Josh Thole’s Catching Stance
RED FLAG ALERT!
Take a look at the above photo, taken in Port St. Lucie from yesterday’s intrasquad game by Matt Cerrone of MetsBlog. It’s Josh Thole in his “runners on” catching stance.
Notice the flat back, weight forward on the balls of the feet (and off the heels), arms extended out in front. It’s classic, 1970s positioning, made famous by the likes of Johnny Bench.
And it’s wrong.
That’s right — Johnny Bench, the greatest catcher who ever lived — used an improper, inefficient catching stance.
If you didn’t think I was off my rocker when criticizing Sandy Koufax last week, then surely you believe I’ve gone bonkers on this one.
But it’s true. Yes, Bench was the best. Ever. (Though, all around, Thurman Munson was a close second.) However, he succeeded IN SPITE OF his catching stance. As it turns out, Bench was such an incredible athlete, he was able to field his position starting from a stance that his body naturally fought against.
Don’t believe it? Try this at home: get into the stance you see above. Tell me what direction your body is going (there’s only one possibility). I’ll wait …
OK, so, where did your body go? If you said “it fell forward”, then you understand what I’m talking about. If you said “ouch! I just slipped a disc!” then please go see a chiropractor, and mention “L5”.
Besides eventually herniating a disc (or multiple, in my case), that old-school catching stance is absolutely unathletic, inefficient, and ineffective for 99% of the movements a catcher has to make. Yet, this stance has been taught for the last 30+ years by “expert baseball people”. The fact a stance or movement is illogical has no effect on whether it is handed down from generation to generation — baseball is very slow to learn, and “baseball men” are too quick to accept (or too lazy to question) what is taught to them by the men they respect.
And unfortunately, it appears that Josh Thole is being taught the “old school” way. In my opinion, the only way to succeed from that position is to be incredibly athletically gifted (like Bench). For mere mortals, such a position will only cause the body to fight itself, and make every action unnatural, inefficient, and most likely ineffective.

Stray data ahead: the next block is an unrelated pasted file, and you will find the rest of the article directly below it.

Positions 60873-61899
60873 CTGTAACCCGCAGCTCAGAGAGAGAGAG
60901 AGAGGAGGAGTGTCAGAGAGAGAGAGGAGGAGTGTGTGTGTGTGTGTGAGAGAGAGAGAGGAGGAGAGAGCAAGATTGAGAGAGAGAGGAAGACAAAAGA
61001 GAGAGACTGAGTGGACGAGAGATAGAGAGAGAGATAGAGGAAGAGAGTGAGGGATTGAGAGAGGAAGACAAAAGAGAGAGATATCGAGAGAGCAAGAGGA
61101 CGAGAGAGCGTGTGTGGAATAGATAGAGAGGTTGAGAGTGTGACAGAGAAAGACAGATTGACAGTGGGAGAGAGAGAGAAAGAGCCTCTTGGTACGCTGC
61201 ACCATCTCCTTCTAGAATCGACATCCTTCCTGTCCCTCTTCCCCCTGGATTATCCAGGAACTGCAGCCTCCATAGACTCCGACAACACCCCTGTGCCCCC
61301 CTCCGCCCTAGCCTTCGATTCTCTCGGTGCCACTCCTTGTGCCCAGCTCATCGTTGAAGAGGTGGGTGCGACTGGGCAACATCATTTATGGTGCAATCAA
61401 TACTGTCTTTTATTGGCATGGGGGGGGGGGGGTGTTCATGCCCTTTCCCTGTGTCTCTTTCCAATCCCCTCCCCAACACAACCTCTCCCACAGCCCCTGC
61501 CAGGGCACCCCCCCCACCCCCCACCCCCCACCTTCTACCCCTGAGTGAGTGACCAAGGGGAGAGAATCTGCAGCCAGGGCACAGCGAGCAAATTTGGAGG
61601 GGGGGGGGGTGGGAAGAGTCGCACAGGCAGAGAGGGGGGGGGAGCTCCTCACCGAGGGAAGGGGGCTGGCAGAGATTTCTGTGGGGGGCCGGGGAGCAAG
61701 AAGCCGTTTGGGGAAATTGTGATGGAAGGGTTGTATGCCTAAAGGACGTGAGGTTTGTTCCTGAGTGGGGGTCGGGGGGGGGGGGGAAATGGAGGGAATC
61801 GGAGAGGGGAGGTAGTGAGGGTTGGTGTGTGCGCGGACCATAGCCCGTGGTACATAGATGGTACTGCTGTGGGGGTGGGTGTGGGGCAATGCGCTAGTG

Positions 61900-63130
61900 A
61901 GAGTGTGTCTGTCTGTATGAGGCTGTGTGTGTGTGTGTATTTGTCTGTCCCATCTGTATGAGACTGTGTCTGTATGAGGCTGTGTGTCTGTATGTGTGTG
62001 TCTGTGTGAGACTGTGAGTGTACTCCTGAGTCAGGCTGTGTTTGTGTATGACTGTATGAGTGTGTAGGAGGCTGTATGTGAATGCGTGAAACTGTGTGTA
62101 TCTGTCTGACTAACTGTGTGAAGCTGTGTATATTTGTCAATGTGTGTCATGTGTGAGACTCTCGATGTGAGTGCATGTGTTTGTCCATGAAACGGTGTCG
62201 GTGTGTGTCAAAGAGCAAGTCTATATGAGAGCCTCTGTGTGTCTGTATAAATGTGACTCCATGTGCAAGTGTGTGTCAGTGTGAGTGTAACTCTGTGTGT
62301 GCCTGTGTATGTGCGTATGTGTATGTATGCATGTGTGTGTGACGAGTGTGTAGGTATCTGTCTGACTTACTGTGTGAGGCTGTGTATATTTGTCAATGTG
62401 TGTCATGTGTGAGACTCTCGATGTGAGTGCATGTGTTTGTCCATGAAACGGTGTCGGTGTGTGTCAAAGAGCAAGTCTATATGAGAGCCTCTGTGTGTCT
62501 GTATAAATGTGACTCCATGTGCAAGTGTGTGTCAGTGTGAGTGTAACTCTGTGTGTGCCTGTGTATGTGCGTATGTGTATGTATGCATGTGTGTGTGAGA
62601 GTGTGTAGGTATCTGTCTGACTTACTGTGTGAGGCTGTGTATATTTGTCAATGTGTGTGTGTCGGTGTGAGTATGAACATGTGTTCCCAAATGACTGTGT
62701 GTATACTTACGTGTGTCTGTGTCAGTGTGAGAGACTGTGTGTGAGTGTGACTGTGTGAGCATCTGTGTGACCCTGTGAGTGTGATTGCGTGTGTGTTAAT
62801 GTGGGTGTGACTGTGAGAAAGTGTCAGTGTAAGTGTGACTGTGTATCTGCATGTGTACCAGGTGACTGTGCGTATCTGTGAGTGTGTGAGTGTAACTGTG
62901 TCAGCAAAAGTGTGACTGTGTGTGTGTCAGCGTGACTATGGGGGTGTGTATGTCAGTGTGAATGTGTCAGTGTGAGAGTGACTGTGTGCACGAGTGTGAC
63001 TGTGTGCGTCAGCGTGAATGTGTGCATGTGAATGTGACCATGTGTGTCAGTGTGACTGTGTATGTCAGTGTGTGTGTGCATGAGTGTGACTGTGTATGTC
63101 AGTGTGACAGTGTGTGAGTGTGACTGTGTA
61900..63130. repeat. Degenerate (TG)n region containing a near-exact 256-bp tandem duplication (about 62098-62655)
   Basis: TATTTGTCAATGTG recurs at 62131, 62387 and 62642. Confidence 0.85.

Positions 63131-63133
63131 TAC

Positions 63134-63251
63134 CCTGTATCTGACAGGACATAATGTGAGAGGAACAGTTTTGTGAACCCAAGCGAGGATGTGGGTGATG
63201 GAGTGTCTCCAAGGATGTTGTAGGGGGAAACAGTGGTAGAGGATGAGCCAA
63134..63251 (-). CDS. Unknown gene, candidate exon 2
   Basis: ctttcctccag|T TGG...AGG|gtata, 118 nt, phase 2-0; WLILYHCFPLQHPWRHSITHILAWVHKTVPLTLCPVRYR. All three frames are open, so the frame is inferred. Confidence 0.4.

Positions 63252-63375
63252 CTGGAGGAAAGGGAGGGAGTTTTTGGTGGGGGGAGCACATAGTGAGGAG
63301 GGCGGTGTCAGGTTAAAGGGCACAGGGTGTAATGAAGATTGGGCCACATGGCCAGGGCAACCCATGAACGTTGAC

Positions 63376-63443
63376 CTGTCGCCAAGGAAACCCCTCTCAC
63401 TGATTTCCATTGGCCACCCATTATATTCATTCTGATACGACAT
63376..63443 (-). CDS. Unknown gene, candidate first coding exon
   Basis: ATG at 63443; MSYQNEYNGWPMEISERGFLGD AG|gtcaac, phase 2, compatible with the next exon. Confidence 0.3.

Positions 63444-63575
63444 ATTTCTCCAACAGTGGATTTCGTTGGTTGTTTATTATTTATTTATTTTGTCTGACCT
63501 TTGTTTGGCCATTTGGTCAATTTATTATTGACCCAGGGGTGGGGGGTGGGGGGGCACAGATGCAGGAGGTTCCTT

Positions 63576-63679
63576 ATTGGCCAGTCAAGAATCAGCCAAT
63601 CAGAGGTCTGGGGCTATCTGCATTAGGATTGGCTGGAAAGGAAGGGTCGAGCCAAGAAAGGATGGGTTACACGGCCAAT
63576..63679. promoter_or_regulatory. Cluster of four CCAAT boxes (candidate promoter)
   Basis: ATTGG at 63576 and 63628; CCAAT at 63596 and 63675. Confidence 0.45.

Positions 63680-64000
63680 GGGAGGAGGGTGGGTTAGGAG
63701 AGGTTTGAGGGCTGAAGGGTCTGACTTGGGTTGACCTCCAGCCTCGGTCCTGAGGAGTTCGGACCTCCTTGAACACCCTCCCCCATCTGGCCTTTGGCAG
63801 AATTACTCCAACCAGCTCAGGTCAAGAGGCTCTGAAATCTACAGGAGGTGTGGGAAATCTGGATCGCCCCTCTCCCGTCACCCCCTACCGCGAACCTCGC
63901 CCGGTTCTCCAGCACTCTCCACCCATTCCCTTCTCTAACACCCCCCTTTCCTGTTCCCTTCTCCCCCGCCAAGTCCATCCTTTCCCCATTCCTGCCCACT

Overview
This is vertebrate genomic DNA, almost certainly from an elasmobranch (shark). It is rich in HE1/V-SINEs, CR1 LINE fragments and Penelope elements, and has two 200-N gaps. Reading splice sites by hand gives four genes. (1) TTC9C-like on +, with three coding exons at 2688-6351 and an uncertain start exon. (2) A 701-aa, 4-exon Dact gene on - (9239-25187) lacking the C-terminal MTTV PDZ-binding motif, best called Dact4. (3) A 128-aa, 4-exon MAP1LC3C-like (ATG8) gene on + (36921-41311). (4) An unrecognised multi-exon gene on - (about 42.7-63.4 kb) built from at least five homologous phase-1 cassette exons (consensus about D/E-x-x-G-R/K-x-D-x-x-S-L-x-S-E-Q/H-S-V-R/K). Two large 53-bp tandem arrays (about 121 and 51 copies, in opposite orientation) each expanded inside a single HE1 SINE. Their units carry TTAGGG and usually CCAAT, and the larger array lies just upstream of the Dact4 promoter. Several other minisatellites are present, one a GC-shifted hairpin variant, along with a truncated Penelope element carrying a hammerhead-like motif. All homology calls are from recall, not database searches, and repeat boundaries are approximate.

The RIGHT catching stance is more balanced, with the back perpendicular (rather than parallel) to the ground. The head, back, and hips should all be more or less aligned — or “stacked”, as former MLB catcher Brent Mayne preaches. I met Brent Mayne’s dad way back in 1993, when he was first discovering and teaching the best catching mechanics. More than 15 years later, we’re just now starting to see a few catchers in MLB utilizing this more efficient (and less stressful on the back) stance. With the head and weight over the hips, the catcher is in an ideal position to move laterally very easily — to do things like move toward moving balls, both in flight and in the dirt. It’s also a better position from which to begin efficient footwork for making throws to bases on steal attempts. The “old school”, forward-leaning stance forces a catcher to either step forward to start a throw (usually with a jab step), or to shift his weight back and “load” on the back foot (Bench did this). In both cases, precious tenths of a second are lost, and the movements can throw off timing and/or balance.
Using the “modern” and more athletic stance, the throwing mechanics begin with a very quick, short, slide of the right foot toward the middle of the body and underneath the butt — just enough to align the left / front hip toward second base. It’s a much quicker, simpler, and more efficient action — and much easier to repeat with consistency — than one that requires a jab step or significant weight shift.
Additionally, by staying “stacked”, the catcher is already in a good position to block pitches, because he can very easily move laterally by starting with his hands and letting the body follow. Whereas in the “old school” stance, again, the catcher either must shift the weight back before moving toward the ball, or attack the ball in a forward movement. Both of those cases require more reaction time and promote “stabbing” at or “attacking” the ball — which in turn causes the ball to bounce further away from the catcher’s body (and thus allowing runners to take an extra base).
There’s more to it than that, but it’s hard to explain without showing you — so I’ll point you to a pro. Check out the video below to get an idea of the theory and fundamentals behind the “modern” stance, as told by none other than Brent Mayne himself:
I’m not 100% in agreement with everything that Mayne says, but what he teaches is light years ahead of the old school. And yes, I do teach the proper, more logical and effective catching fundamentals — but I’m expensive. Email me if you are interested.